Wasim Alamgir, Hina Shan
Human health, worldwide, is in great peril due to pollution and climate change. The sheer scale and expanse of climate change manifested as extreme weather conditions, changes in air quality, natural calamities, and vector ecology are negatively impacting human health. Frequent floods, wildfires, erratic rainfall, sea-level rise, and cyclones were documented across the globe in countries including Australia, Algeria, Brazil, China, Italy, Greece, Malaysia, Nigeria, Pakistan, South Africa, Spain, Türkiye and USA.1 The growing number of adverse health outcomes due to climate hazards is increasing the burden in the health services already impacted by the COVID-19 pandemic, co-epidemics (e.g., human immunodeficiency virus and tuberculosis) and double burden of disease (communicable and non-communicable diseases). Anthropogenic activities have drastically increased atmospheric greenhouse gas levels leading to a significant increase in the global mean surface temperature by 1.1° Celsius, warmer than the pre-industrial levels. The past seven years were declared the warmest, the 1.5-degree climate target agreed upon at the Conference of the Parties (COP21) in Paris seems far out of reach as the global mean surface temperature is projected to rise to a dangerous level between 1.5o Celsius and 3.5o Celsius by the end of this century.1
The ongoing climate stressors affect the populations that are most vulnerable and marginalised, like older people, pregnant women, new-born babies, people who are socially deprived and people working outdoors. Human exposure to intense heat is associated with heatstroke, adverse pregnancy outcomes (including premature birth), acute kidney injury, disturbed sleep patterns, mental health problems, cancers and worsening of underlying respiratory and cardiac diseases. Annually, three million deaths are attributable to infections caused by outdoor PM2·5 air pollution.1 Asthma, the most common respiratory illness among adolescents, is influenced by higher and longer pollen seasons and poor air quality, increasing the risk of acute asthma episodes. Vector-borne diseases like malaria and dengue have increased in Africa and Asia. Rare severe infectious diseases caused by Naegleria fowleri, Nipah virus, and Coccidiodes spp have also increased.
Extreme climate events also disrupt the food supply; leading to malnutrition and disease susceptibility. Human contact with environmentally mediated pathogens through food, water, animals, or insect vectors, causes substantial morbidity and mortality globally. Waterborne diseases are rising globally, especially in Low Middle Income Countries (LMICs), with outbreaks of diarrhoea, hepatitis, cholera, malaria, dengue, salmonellosis, typhoid, dysentery, schistosomiasis, and giardiasis.2 Moreover, Vibrio pathogens are more transmissible due to rising coastal water temperatures. In Pakistan, waterborne diseases are becoming more frequent due to climate-based increased variations in temperatures and rainfall patterns, which have led to the challenges of water unavailability and exposure to unsafe water. In 2017, an epidemic of drug-resistance typhoid resulted in an untreatable and prolonged infection in Pakistani citizens resulting in many deaths in children below 15 years of age.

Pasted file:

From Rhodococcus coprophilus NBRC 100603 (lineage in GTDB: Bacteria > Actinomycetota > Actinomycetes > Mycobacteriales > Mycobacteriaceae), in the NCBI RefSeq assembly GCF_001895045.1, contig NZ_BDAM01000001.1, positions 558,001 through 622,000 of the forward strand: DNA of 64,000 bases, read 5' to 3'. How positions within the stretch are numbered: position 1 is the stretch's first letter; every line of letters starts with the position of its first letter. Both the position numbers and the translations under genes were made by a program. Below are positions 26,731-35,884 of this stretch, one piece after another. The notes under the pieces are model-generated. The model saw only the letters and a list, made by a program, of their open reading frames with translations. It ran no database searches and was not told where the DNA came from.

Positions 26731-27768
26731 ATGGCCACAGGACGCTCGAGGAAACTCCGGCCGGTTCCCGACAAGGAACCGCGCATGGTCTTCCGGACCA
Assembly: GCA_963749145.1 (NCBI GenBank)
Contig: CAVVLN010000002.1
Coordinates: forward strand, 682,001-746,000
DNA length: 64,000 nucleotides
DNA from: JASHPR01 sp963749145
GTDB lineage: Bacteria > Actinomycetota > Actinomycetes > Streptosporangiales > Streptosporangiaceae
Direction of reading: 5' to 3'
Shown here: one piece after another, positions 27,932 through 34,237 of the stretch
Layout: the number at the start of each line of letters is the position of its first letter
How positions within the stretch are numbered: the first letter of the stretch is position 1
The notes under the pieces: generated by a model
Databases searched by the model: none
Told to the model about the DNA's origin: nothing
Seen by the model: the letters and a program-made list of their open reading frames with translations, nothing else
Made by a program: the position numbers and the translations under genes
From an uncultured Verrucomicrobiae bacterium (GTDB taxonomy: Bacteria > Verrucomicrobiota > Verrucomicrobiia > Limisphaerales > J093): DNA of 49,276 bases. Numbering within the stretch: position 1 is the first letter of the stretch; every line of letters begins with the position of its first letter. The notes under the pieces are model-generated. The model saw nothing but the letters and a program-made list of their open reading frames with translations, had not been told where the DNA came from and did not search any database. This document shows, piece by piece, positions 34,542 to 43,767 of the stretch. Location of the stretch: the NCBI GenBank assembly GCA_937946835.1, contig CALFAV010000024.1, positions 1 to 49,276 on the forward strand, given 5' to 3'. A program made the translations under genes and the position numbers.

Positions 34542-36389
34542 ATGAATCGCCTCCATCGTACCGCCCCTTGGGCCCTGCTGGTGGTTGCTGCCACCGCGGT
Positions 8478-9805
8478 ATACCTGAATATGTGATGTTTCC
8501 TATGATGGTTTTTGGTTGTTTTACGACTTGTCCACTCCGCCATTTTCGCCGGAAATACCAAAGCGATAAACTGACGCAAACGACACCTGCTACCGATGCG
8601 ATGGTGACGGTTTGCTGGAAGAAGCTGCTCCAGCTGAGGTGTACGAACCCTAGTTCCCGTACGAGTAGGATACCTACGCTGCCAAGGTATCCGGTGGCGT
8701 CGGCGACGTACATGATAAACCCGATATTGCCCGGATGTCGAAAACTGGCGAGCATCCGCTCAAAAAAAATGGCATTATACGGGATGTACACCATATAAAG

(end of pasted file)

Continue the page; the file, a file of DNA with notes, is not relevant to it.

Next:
The footprint of climate change is becoming more extreme in South Asia; India, Pakistan and the Philippines are in the “high” bracket” of the vulnerability assessment that has been most severely impacted by extreme weather events, according to the latest report by Intergovernmental Panel on Climate Change (IPCC). Pakistan, a negligible contributor to the overall carbon footprint, is still among the top ten countries vulnerable to climate change by Global Climate Risk Index 2021.1 The recent heavy rainfall and floods in Pakistan have resulted in the loss of life and livelihood. Human suffering, socioeconomic constraints, involuntary migration and displacement in climate emergency are massive.
The response to the needs of the disaster-affected population remains a key challenge in terms of resource constraints, afflicted health systems, changing disease burden, the provision of shelter and emergency relief items, delivering lifesaving and livelihood assistance, water, sanitation and hygiene (WASH) needs, prevention of disease outbreaks, addressing malnutrition, gender-based violence (GBV), psychosocial support (PSS), dignified protection, and family tracing.
The recent 2022 United Nations Climate Change Conference (COP27) concluded with a cover decision known as the Sharm el-Sheikh Implementation Plan. COP27 concluded to provide “loss and damage” funding for vulnerable countries hit hard by climate disasters. The other decisions included cutting greenhouse gas emissions and adapting to the inevitable impacts of climate change, boosting finance and technology support, and widening the capacity
building needed by LMICs.
The planet’s warming is jeopardising human health, demanding immediate climate action for mitigation and adaptation, fossil fuel reduction, building resilient communities, investing in emerging green technology, and integrating climate education into medical and school curricula.1,3 In our efforts towards a sustainable planet, it is critical to accelerate climate action by strengthening multisectoral engagement.
How to cite this: Alamgir W, Shan H. The Multifaceted Consequences of Climate Change on Human Health. Life and Science. 2023; 4(1): 1-2. doi: http://doi.org/10.37185/LnS.1.1.343Read PDF
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